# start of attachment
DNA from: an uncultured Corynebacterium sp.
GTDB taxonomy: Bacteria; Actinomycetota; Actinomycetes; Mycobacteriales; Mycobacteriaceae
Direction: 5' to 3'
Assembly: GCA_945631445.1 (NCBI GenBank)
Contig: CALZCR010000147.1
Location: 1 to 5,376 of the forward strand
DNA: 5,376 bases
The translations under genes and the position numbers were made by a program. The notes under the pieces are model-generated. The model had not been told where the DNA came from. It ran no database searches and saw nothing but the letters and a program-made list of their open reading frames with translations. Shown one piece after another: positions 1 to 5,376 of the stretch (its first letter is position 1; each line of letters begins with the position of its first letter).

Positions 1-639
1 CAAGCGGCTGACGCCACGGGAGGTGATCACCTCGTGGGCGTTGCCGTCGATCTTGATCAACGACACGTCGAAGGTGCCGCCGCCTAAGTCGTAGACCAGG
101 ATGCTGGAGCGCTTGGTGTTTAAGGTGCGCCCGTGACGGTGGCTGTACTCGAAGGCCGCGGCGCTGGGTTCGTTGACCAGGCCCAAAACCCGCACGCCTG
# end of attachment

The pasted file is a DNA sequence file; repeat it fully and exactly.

DNA from: an uncultured Corynebacterium sp.
GTDB taxonomy: Bacteria; Actinomycetota; Actinomycetes; Mycobacteriales; Mycobacteriaceae
Direction: 5' to 3'
Assembly: GCA_945631445.1 (NCBI GenBank)
Contig: CALZCR010000147.1
Location: 1 to 5,376 of the forward strand
DNA: 5,376 bases
The translations under genes and the position numbers were made by a program. The notes under the pieces are model-generated. The model had not been told where the DNA came from. It ran no database searches and saw nothing but the letters and a program-made list of their open reading frames with translations. Shown one piece after another: positions 1 to 5,376 of the stretch (its first letter is position 1; each line of letters begins with the position of its first letter).

Positions 1-639
1 CAAGCGGCTGACGCCACGGGAGGTGATCACCTCGTGGGCGTTGCCGTCGATCTTGATCAACGACACGTCGAAGGTGCCGCCGCCTAAGTCGTAGACCAGG
101 ATGCTGGAGCGCTTGGTGTTTAAGGTGCGCCCGTGACGGTGGCTGTACTCGAAGGCCGCGGCGCTGGGTTCGTTGACCAGGCCCAAAACCCGCACGCCTG